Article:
SASKIA DE MELKER: Marissa Muller pedaled across America with a 10 pound solar panel converting sunlight to electricity.
MARISSA MULLER: The real purpose was to expose solar to everybody. There are some early adopters who have applied to their rooftops and seen the benefits. But I really wanted to get out there, get out in the streets, and engage everybody and really show them how solar works.
SASKIA DE MELKER: This solar panel charges a battery, which charges the motor here on the rear wheel. The motor provides 40 percent of the pedal power which made it easier for Muller to average 17 miles an hour and cover 70 miles a day.
MARISSA MULLER: It was a beautiful way to see the country. Slow and steady and full focus on what was ahead.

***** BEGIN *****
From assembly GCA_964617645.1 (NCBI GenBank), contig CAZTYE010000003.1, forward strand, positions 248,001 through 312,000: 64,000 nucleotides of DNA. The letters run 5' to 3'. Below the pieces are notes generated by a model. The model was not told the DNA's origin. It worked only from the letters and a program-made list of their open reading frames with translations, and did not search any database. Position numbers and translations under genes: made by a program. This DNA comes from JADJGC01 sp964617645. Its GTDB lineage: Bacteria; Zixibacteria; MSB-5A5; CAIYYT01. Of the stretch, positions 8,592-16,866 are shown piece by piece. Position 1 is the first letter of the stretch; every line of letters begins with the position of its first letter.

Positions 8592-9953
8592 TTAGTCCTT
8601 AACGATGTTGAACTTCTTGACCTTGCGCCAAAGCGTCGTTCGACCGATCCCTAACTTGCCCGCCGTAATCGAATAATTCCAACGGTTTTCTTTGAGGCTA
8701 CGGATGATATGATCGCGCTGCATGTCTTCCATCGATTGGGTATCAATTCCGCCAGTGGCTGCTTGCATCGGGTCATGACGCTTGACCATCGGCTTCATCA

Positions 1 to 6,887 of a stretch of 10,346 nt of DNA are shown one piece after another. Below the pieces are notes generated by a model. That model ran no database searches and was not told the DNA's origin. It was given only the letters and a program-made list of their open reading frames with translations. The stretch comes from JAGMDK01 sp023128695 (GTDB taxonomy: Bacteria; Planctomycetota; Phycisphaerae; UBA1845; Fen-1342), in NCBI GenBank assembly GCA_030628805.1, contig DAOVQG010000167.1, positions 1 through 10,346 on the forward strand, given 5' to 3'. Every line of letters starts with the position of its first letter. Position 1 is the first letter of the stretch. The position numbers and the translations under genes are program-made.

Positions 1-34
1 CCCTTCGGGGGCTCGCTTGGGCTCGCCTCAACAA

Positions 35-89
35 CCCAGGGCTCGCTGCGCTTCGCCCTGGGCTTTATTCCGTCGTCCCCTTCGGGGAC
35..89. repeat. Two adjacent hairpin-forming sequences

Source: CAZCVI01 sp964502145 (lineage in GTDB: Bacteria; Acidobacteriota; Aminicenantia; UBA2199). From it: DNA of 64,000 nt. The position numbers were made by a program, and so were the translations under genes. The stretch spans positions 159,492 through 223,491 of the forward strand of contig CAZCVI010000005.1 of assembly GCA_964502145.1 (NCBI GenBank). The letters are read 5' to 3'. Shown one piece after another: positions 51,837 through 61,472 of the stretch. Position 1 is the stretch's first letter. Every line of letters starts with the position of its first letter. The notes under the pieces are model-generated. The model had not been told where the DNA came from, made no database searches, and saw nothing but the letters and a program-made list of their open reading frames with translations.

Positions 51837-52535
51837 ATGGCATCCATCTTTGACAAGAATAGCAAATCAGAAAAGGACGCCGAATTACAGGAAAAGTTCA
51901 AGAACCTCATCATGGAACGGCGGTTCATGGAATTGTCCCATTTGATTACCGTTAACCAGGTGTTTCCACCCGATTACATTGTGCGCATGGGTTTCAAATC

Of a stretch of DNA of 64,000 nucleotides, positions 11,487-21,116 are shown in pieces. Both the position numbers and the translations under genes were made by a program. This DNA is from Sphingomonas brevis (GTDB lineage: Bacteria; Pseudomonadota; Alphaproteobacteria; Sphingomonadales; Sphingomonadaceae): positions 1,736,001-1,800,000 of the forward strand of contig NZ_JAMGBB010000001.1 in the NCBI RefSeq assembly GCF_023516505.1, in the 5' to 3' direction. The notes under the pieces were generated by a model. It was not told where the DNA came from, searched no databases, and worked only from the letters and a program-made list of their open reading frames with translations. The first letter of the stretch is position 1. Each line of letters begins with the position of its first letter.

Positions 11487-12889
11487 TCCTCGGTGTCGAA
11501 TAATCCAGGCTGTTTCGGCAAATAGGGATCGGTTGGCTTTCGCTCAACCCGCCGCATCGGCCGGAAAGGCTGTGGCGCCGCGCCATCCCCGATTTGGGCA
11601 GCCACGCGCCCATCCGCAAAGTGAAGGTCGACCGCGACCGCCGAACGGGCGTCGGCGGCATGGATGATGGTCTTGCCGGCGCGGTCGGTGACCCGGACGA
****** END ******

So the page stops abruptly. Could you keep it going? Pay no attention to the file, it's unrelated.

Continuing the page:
SASKIA DE MELKER: On the road, the custom made bike was a conversation starter and that was the point.
MARISSA MULLER: I’d say on average, five people a day would come over and inquire.
SASKIA DE MELKER: Muller’s journey took her from her home in San Francisco through National parks and across the famed Route 66. She rode past the Jefferson Memorial and, finally, over the George Washington Bridge into New York City.
Along the way, she did stop to smell the roses, and take days off.
MARISSA MULLER: I would take breaks in cities I felt some connection with. So, in Santa Fe, I was really curious about the whole arts scene, Georgia O’Keefe, took some art classes there
SASKIA DE MELKER: Having worked in the solar industry, Muller sees more possibilities for using solar energy.
MARISSA MULLER: I don’t see everybody schlepping a solar panel. It is quite cumbersome. I see an upgrade from traditional bikes to electric bikes and the evolution from a traditional bike rack to a solar docking station. So you could zip to work, dock your bike, gives you a lock and a charge. At the end of the day, hop back on with some speed and power and get back home.